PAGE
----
Her testified he saw people at Lee’s house smoking marijuana and that “[e]verybody had . . . a little [marijuana]” when they were at Lee’s house.  Marijuana found underneath a pile of clothes in Lee’s garage, in an area to which others had access, was introduced into evidence.  Thus, we next determine whether Lee exercised dominion and control over the garage.

The record supports the conclusion that Lee exercised dominion and control over his garage when the marijuana was found there.  Lee allowed gang members into his garage and testified he gave them permission to use the garage, Lee’s wife was not present at the house during this time, and Lee was aware that marijuana was being used in his house. 

            When this evidence is viewed in the light most favorable to the conviction, it is sufficient to support a verdict of guilty.  In addition, based on the totality of the circumstances here, a theory that Lee is innocent seems unreasonable.  Thus we conclude that the evidence established that Lee constructively possessed the controlled substance that was the basis for his conviction.

c.       Possession-of-Stolen-Property and Altered-Firearm-for-Gang-Purposes Evidence

Lee next argues that he did not actually or constructively possess the stolen firearms, including the altered firearm, in his garage and that he is not a member of a gang.  The facts do not show that Lee actually possessed the firearms.  But a conviction may be upheld if the state proved Lee constructively possessed them.  Florine, 303 Minn. at 104-05, 226 N.W.2d at 610.  When the state cannot prove that the defendant had actual or physical possession at the time of arrest, the state may prove constructive possession if the “inference is strong that the defendant at one time physically possessed the [item] and did not abandon his possessory interest in the [item] but rather continued to exercise dominion and control over it up to the time of the arrest.”  Id.  If police found the items in a place to which others had access, the state has the burden of showing that a strong probability exists that Lee was consciously exercising dominion and control over the items. 

            Her testified stolen guns were “transported from Wisconsin up to Minneapolis” and that the stolen guns were transferred to Lee because Lee “wanted the guns.”  The stolen firearms were found in Lee’s garage, and one of the firearm’s serial numbers had been scratched off.  Her also testified he was a member of the Imperial Gangsters, that he stayed at Lee’s house, that during his stay there were “lots of gauges [of guns], handguns, assault rifles” present, that the guns were sometimes covered in the garage, but also brought out and shown, that Lee had seen and handled most of the stolen firearms, and that Lee had ordered people to go and “take care of this one other house” in a drive-by shooting.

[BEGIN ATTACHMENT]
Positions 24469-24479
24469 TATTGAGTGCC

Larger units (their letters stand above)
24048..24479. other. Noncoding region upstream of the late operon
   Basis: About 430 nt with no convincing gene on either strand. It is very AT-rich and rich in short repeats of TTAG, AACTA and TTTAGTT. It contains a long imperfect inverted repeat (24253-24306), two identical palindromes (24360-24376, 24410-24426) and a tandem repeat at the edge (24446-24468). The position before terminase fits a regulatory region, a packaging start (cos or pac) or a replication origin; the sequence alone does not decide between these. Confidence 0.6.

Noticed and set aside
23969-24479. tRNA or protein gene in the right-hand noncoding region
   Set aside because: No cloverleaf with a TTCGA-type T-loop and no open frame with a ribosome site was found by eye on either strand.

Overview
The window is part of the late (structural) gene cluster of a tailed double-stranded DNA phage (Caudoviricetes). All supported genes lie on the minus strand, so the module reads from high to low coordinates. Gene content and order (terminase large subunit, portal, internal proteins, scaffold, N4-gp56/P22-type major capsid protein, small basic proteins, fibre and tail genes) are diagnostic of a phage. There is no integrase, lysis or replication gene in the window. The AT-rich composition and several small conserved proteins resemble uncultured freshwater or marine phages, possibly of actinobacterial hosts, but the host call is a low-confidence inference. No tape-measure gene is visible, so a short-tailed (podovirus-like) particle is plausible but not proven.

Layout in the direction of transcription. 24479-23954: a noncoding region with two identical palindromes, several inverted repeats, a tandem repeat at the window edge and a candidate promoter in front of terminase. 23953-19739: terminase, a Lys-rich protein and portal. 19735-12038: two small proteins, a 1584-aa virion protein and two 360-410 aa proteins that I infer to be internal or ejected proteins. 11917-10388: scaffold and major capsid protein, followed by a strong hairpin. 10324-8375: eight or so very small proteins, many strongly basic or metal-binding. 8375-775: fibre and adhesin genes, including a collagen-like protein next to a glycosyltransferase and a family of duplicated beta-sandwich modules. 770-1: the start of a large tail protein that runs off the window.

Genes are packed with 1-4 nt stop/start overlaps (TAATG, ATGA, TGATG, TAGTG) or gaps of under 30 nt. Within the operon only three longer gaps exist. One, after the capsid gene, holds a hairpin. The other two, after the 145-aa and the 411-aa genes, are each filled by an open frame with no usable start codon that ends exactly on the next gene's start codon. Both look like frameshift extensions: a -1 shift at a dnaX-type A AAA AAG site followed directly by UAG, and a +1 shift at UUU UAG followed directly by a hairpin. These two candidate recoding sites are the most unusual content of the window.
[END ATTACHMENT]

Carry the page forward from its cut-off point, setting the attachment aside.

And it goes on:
Evidence was also introduced that Lee was a gang member.  This included photographs of Lee displaying signs and symbols associated with gang members.  And an expert witness testified that (1) the Imperial Gangsters organization is a gang, (2) he was familiar with Lee, (3) Lee is known to be a gang member with the Imperial Gangsters, (4) Lee was in several photographs “throwing [gang] signs,” (5) the gang pictures were taken as recently as April of 2001, and (6) Lee was on an active gang members list. 

          We conclude that there is a strong inference that Lee at one time physically possessed the guns, that he did not abandon his possessory interest in the guns, and that he continued to exercise dominion and control over the guns up to the time of his arrest.  The evidence when viewed in a light most favorable to Lee’s convictions is sufficient to support the convictions because a jury could reasonably have concluded that Lee was guilty of receiving stolen property, receiving stolen property for the benefit of a gang, and possessing a firearm with altered identification.